Volume 16, Issue 35 - August 28 - September 3, 2008

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Sky Watch by J. Alex Knoll

No Need to Fear that Ghostly Glow

It’s only the zodiacal light

Early risers up an hour before dawn Friday morning may catch a glimpse of the thin waning moon. The next morning, new moon rises and sets with the sun, not to escape its overpowering glare again until Monday, September 1, when a new waxing crescent appears low in the west-southwest at sunset, around 7:35.

If you can spot Monday’s thin crescent moon, you can see the twilight-bound planets Venus, Mercury and Mars. With no more than five degrees separating one from the other, the three planets form a wide isosceles triangle above the horizon. Venus easily outshines both Mercury — the next-brightest and nearest the horizon — and Mars — a pale reddish-orange blur higher above the horizon. On following nights, the moon moves up and on, but these three planets remain more or less fixed in place and time through the week.

Moonless late-summer nights reveal a faint, ghostly glow in the western sky after sunset. At first glimpse you may think your eyes are playing tricks on you. Look closer and you’ll discern a dim, pyramid-shaped patch of light stretching from west to south horizon.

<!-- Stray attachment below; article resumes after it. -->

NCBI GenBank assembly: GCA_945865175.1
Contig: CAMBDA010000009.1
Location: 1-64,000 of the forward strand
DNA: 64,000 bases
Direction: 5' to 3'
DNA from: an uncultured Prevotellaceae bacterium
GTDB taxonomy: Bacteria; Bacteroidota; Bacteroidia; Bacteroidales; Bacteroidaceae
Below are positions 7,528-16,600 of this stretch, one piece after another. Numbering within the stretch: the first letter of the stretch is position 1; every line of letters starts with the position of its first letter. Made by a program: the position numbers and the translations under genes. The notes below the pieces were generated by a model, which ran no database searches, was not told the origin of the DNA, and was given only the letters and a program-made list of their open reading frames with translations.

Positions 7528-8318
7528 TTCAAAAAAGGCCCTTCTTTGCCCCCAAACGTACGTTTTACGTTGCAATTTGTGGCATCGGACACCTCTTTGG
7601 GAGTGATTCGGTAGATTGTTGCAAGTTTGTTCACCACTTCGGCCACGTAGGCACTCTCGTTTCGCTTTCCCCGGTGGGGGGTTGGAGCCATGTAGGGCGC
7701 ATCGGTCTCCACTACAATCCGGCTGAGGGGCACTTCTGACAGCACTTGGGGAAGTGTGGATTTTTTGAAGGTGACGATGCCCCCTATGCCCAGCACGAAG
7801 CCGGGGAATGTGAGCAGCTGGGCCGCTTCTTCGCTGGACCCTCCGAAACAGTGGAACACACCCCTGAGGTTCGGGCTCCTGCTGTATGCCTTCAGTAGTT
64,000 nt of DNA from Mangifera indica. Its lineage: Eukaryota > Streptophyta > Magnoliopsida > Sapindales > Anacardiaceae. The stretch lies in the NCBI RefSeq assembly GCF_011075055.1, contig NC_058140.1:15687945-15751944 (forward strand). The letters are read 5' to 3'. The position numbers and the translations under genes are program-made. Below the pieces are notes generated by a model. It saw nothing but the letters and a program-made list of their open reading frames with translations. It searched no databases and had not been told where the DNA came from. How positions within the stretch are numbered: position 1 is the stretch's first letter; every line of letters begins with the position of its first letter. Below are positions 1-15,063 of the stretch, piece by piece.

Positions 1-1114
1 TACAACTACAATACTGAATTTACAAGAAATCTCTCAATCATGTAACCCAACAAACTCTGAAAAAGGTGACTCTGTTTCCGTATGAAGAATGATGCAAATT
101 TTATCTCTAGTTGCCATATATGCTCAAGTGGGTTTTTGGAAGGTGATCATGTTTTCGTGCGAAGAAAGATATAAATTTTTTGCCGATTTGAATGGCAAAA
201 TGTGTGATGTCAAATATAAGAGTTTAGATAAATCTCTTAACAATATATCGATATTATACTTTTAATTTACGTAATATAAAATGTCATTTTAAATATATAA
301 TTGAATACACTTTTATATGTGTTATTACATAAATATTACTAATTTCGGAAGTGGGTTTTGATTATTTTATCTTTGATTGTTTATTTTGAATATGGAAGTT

This is the zodiacal light, caused by light from the already-set sun back-cast upon countless tiny particles of interplanetary dust. Some of these millimeter-sized particles date to the formation of our solar system; others are jetsam from asteroids or comets. While the interstellar wind scatters the smallest of these bits beyond our solar system, the sun’s gravity slowly pulls the others into orbit along the ecliptic, the imaginary line on which the sun, moon and planets appear to travel.


Illustration: © Copyright 1925 M.C. Escher/Cordon Art-Baarn-Holland; Graphics: © Copyright 2007 Pacific Publishers. Reprinted by permission from the Tidelog graphic almanac. Bound copies of the annual Tidelog for Chesapeake Bay are $14.95 ppd. from Pacific Publishers, Box 480, Bolinas, CA 94924. Phone 415-868-2909. Weather affects tides. This information is believed to be reliable but no guarantee of accuracy is made by Bay Weekly or Pacific Publishers. The actual layout of Tidelog differs from that used in Bay Weekly. Tidelog graphics are repositioned to reflect Bay Weekly’s distribution cycle.Tides are based on National Oceanic and Atmospheric Administration and are positioned to coincide with high and low tides of Tidelog.

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